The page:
Lake Host Program


Through the New Hampshire Lakes Association Lake Host Program, 775 individuals trained as Lake Hosts are stationed at 105 of the most highly used boat ramps throughout the state. Lake Hosts conduct courtesy boat and trailer inspections and teach boaters how to help prevent the spread of aquatic invasive species like milfoil or asian clams from waterbody to waterbody.

Little Sunapee Lake Host News

The Little Sunapee Lake Host Program had one "save" in the summer of 2015. A Lake Host noticed an incidence of curly-leaf pondweed in the well of a powerboat which had last been used on the Connecticut River. The boat well was able to be cleaned and the boaters went on to enjoy their day on the lake.


Invasives Program

News from the New Hampshire Lakes Association

34 SAVES! That is how many fragments of hitchhiking aquatic invasive species Lake Hosts have captured and removed from boats and trailers in New Hampshire so far this summer. Aquatic invasive species can be spread between waterbodies on boating, fishing, and recreational equipment that has not been properly cleaned, drained and dried. Once in a waterbody, they can cause serious problems. Not only do these species crowd out native plants and animals, they affect people by degrading boating, swimming, and fishing areas, and by reducing shoreline property values and tourism.

Using the Clean, Drain, and Dry approach, Lake Hosts encourage boaters to always take time to do the following before and after boating:

  • Clean off any plants, animals, mud, and other debris from your boat, trailer, and recreational gear.
  • Drain your boat (bilge, engine, and ballast tanks), trailer, and equipment away from the water.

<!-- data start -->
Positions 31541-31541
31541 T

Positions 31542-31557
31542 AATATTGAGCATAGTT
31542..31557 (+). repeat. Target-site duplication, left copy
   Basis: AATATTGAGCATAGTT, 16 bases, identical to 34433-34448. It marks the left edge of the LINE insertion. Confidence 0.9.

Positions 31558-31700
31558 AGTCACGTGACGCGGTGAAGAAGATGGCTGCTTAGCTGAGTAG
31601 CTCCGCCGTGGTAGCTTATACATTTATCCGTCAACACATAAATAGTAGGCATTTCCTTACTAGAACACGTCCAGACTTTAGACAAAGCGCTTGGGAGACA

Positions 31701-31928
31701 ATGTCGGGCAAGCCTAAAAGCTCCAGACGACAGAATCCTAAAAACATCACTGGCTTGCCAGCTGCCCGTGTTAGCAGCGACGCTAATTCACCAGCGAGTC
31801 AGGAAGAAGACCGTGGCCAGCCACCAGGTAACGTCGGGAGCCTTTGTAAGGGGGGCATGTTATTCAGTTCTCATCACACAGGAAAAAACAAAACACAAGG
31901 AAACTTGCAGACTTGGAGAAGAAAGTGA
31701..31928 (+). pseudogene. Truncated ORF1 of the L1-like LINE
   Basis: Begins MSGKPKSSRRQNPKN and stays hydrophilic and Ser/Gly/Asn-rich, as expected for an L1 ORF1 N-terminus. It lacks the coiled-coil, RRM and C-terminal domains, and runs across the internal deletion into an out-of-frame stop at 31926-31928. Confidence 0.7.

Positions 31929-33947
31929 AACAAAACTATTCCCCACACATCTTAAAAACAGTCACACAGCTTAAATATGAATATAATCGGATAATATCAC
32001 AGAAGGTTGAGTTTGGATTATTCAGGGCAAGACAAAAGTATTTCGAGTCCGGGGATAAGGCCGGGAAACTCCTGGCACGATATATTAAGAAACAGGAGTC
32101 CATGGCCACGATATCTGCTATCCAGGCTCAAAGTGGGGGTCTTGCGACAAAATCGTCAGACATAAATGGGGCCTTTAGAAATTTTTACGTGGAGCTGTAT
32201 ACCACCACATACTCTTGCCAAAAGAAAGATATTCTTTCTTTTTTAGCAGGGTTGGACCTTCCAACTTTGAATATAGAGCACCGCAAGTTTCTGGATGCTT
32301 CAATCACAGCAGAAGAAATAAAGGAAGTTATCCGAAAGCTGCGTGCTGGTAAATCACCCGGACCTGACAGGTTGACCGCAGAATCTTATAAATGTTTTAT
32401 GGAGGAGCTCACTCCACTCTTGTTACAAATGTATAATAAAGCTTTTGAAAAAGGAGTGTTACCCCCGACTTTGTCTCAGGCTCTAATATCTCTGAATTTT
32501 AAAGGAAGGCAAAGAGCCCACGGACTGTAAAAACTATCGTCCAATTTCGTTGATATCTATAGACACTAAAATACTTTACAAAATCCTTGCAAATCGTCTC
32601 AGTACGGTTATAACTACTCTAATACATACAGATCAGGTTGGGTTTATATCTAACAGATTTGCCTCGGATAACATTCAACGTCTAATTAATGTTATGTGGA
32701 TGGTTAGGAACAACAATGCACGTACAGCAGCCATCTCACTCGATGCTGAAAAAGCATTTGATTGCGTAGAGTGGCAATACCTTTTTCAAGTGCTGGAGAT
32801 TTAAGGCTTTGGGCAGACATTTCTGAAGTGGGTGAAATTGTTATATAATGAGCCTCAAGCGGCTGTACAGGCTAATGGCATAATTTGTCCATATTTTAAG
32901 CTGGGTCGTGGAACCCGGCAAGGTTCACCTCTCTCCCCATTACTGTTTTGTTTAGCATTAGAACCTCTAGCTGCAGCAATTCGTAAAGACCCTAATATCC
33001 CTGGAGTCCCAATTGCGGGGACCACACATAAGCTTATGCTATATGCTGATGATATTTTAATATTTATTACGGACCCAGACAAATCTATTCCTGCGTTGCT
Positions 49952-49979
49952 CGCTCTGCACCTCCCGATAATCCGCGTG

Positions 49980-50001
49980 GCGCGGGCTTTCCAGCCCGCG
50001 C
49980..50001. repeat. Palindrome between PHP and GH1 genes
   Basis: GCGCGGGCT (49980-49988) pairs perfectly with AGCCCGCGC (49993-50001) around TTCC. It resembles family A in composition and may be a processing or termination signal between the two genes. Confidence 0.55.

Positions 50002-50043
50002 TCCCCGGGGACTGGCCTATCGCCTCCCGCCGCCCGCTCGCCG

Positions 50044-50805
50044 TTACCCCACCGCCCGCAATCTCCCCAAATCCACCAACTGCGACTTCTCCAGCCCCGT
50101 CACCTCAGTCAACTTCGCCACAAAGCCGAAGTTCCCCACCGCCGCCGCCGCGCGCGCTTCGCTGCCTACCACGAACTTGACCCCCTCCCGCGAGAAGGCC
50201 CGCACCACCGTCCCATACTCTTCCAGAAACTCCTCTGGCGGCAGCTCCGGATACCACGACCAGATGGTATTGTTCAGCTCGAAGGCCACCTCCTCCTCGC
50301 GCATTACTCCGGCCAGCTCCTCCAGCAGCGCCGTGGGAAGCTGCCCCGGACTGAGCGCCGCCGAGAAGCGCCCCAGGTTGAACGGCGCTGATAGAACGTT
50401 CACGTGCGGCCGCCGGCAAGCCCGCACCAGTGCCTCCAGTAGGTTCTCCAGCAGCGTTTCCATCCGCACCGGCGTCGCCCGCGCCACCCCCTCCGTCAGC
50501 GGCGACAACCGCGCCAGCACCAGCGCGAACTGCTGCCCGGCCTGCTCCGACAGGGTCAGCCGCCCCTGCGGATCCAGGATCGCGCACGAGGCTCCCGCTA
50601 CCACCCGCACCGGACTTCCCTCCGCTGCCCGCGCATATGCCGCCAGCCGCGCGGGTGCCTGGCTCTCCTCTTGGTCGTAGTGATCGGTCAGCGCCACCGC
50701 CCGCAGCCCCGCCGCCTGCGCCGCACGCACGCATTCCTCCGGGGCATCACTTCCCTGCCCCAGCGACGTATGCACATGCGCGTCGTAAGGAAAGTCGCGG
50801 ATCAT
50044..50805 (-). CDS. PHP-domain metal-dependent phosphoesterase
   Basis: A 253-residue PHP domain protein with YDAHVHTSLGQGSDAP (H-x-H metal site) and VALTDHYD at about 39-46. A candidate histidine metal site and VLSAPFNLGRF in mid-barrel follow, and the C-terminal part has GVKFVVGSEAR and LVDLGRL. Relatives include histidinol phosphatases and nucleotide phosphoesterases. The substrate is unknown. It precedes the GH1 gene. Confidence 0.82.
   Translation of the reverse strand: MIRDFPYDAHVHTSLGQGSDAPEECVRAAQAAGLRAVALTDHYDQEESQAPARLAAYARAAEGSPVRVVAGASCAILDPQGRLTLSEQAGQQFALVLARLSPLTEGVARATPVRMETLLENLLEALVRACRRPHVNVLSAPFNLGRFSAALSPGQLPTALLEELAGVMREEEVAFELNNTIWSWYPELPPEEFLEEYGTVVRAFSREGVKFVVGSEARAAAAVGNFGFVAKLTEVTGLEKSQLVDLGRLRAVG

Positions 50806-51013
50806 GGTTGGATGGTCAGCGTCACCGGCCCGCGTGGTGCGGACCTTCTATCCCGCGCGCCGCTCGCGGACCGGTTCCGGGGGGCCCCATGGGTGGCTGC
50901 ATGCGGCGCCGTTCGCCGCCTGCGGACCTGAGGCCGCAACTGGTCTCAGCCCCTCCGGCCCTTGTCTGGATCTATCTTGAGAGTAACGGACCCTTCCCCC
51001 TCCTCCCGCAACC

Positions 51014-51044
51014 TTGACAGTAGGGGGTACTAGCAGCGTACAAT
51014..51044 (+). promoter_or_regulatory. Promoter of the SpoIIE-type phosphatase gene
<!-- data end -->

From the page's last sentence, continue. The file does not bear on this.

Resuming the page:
• Dry anything that came in contact with the water. At least five days of drying time is best.

The Little Sunapee Invasives Program

The Little Sunapee Protective Association sponsors an Invasives Watch program led by area residents who regularly inspect the shoreline to identify suspected invasive plants and animals. Invasives can "hitchhike" on:

  • Boats, both motorized and unpowered. Always check your canoe, paddleboard, or kayak - clean, drain, and dry if you have used your boat elsewhere.
  • Dogs. If you allow your dog to swim, first, check that no invasives are attached.
  • Boat trailers, paddles, life jackets, swim toys, and other recreational gear. Ensure that your gear is clean and dry before entering the lake.

How You Can Help

Use the "contact" link at the top of this page if you would like to contribute a few minutes a week to assist in our Invasive Watch Program. Early detection is important to the long-term health of the lake.


Learn More About Invasives and Prevention

Watch an informative and engaging training and refresher session at the following link: Weed Watcher Program in the Sunapee Region. Amy P. Smagula, the Exotic Species Program Coordinator for the New Hampshire Department of Environmental Services, leads this introduction to identification of invasive plants and animals in the Lake Sunapee watershed. The host for the presentation is Susie Burbidge, who manages the invasives program of the Lake Sunapee Protective Association.


Join the Little Sunapee Protective Association

Join the Little Sunapee Protective Association. Dues are $50 per year. At the association's annual meeting held each summer, knowledgeable speakers inform residents of statewide activities by individuals, private agencies, and the state on behalf of the New Hampshire lakes. The association board meets quarterly to discuss lake issues and updates on lake and aquatic plant and animal health.

Write to: Treasurer, Little Sunapee Protective Association, PO Box 1653, New London, NH 03257.